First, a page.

1. Overview

In this introductory tutorial, we’ll learn about the HikariCP JDBC connection pool project. This is a very lightweight (at roughly 130Kb) and lightning-fast JDBC connection pooling framework developed by Brett Wooldridge around 2012.

Further reading:

A Simple Guide to Connection Pooling in Java

A quick overview of several popular connection pooling solutions, plus a quick dive into a custom connection pool implementation

Configuring a Hikari Connection Pool with Spring Boot

Learn how you can configure Hikari CP in your Spring Boot (1 and 2) applications

Using c3p0 with Hibernate

Learn how to add c3p0 to a Hibernate application and configure some common properties

2. Introduction

There are several benchmark results available to compare the performance of HikariCP with other connection pooling frameworks, such as c3p0, dbcp2, tomcat, and vibur. For example, the HikariCP team published the below benchmarks (original results available here):


The framework is so fast because the following techniques have been applied:

  • Bytecode-level engineering – some extreme bytecode level engineering (including assembly level native coding) has been done
  • Micro-optimizations – although barely measurable, these optimizations combined boost the overall performance
  • Intelligent use of the Collections framework – the ArrayList<Statement> was replaced with a custom class, FastList, that eliminates range checking and performs removal scans from head to tail

3. Maven Dependency

First, let’s build a sample application to highlight its usage. HikariCP comes with support for all the main versions of JVM. Each version requires its dependency. For Java 8 through 11, we have:


HikariCP also supports older JDK versions, like 6 and 7. The appropriate versions can be found here and here, respectively. We can also check the latest versions in the Central Maven Repository.

4. Usage

Now we can create a demo application. Please note that we need to include a suitable JDBC driver class dependency in the pom.xml. If no dependencies are provided, the application will throw a ClassNotFoundException.

4.1. Creating a DataSource

We’ll use HikariCP’s DataSource to create a single instance of a data source for our application:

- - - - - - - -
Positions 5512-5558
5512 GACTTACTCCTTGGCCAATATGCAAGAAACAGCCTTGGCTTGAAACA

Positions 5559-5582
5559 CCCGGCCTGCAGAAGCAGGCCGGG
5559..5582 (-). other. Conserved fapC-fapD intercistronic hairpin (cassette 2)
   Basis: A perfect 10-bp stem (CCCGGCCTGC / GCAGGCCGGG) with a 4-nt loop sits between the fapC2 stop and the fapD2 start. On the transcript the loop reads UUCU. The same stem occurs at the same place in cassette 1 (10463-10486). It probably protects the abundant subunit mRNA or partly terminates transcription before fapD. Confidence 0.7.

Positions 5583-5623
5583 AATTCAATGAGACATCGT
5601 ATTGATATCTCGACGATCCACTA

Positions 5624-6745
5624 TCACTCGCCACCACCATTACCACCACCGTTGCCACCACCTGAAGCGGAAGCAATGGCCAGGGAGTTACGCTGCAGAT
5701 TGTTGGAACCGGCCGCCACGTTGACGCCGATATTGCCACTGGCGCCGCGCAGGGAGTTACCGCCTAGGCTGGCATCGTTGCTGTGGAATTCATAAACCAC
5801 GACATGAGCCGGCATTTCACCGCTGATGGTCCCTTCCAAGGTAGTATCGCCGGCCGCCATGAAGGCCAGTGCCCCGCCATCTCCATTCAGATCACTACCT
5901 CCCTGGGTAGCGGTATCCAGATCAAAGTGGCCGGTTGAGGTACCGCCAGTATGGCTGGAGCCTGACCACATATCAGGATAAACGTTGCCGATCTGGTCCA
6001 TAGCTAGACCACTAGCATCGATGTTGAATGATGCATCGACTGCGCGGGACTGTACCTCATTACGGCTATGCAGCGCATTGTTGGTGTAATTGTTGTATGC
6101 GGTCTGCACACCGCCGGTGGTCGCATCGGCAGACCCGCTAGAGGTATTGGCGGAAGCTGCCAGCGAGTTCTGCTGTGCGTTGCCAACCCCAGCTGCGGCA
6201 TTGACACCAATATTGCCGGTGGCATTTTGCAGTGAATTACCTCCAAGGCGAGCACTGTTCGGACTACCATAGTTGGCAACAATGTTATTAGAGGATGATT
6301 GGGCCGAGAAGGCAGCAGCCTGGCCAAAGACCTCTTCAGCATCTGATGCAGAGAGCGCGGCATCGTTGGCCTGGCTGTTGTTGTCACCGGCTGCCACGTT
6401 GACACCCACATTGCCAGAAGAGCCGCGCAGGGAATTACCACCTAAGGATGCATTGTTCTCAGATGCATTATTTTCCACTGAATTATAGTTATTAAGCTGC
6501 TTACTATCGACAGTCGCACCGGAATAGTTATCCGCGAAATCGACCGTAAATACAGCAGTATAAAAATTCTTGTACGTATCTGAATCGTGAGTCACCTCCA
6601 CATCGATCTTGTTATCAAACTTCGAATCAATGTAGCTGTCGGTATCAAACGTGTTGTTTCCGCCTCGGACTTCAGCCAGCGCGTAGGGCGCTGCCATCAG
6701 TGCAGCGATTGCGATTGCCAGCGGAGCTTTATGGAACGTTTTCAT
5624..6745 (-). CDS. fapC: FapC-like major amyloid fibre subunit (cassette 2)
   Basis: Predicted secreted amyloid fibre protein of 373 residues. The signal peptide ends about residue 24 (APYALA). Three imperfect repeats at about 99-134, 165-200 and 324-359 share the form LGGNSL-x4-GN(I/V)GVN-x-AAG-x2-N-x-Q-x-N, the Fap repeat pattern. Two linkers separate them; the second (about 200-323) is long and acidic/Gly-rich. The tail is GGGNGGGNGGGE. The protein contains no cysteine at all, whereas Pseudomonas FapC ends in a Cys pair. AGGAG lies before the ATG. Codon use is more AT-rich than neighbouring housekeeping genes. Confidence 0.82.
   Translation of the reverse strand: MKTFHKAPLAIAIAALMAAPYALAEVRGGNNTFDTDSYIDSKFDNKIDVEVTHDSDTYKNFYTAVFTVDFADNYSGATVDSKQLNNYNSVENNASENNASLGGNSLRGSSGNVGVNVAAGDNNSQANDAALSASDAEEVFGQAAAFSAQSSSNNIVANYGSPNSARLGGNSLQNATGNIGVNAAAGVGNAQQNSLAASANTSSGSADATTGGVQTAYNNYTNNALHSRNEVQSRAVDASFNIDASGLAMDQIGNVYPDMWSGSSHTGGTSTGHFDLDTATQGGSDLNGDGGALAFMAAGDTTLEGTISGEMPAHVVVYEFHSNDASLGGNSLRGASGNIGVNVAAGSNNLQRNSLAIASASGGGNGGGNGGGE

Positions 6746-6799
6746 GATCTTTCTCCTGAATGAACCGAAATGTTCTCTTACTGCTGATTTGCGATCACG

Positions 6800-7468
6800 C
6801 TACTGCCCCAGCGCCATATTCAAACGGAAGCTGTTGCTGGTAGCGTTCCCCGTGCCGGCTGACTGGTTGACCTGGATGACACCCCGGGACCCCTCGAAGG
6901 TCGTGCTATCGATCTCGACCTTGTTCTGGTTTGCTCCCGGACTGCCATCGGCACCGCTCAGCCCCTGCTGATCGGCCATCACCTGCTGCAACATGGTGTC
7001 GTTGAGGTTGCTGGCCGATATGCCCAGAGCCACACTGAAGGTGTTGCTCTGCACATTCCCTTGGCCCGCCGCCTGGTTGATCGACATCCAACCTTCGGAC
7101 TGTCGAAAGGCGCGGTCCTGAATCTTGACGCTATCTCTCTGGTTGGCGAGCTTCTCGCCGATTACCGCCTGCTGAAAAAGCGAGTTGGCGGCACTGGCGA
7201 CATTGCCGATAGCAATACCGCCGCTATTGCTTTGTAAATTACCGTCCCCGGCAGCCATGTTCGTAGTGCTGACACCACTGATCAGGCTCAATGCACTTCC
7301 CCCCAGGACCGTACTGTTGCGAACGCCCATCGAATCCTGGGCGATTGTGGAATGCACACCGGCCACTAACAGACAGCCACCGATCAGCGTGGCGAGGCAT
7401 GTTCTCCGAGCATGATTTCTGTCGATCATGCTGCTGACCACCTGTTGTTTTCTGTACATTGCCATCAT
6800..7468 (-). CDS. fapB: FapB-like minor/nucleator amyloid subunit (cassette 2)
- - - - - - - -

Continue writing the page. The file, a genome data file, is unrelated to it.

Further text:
public class DataSource {

    private static HikariConfig config = new HikariConfig();
    private static HikariDataSource ds;

    static {
        config.setJdbcUrl( "jdbc_url" );
        config.setUsername( "database_username" );
        config.setPassword( "database_password" );
        config.addDataSourceProperty( "cachePrepStmts" , "true" );
        config.addDataSourceProperty( "prepStmtCacheSize" , "250" );
        config.addDataSourceProperty( "prepStmtCacheSqlLimit" , "2048" );
        ds = new HikariDataSource( config );

    private DataSource() {}

    public static Connection getConnection() throws SQLException {
        return ds.getConnection();

One point to note here is the initialization in the static block.

HikariConfig is the configuration class used to initialize a data source. It comes with four well-known, must-use parameters: username, password, jdbcUrl, and dataSourceClassName.

Out of jdbcUrl and dataSourceClassName, we generally use one at a time. However, when using this property with older drivers, we may need to set both properties.

In addition to these properties, there are several other properties available that we may not find offered by other pooling frameworks:

  • autoCommit
  • connectionTimeout
  • idleTimeout
  • maxLifetime
  • connectionTestQuery
  • connectionInitSql
  • validationTimeout
  • maximumPoolSize
  • poolName
  • allowPoolSuspension
  • readOnly
  • transactionIsolation
  • leakDetectionThreshold

HikariCP stands out because of these database properties. It’s even advanced enough to detect connection leaks by itself.

A detailed description of the above properties can be found here.

We can also initialize HikariConfig with a properties file placed in the resources directory:

private static HikariConfig config = new HikariConfig(
    "datasource.properties" );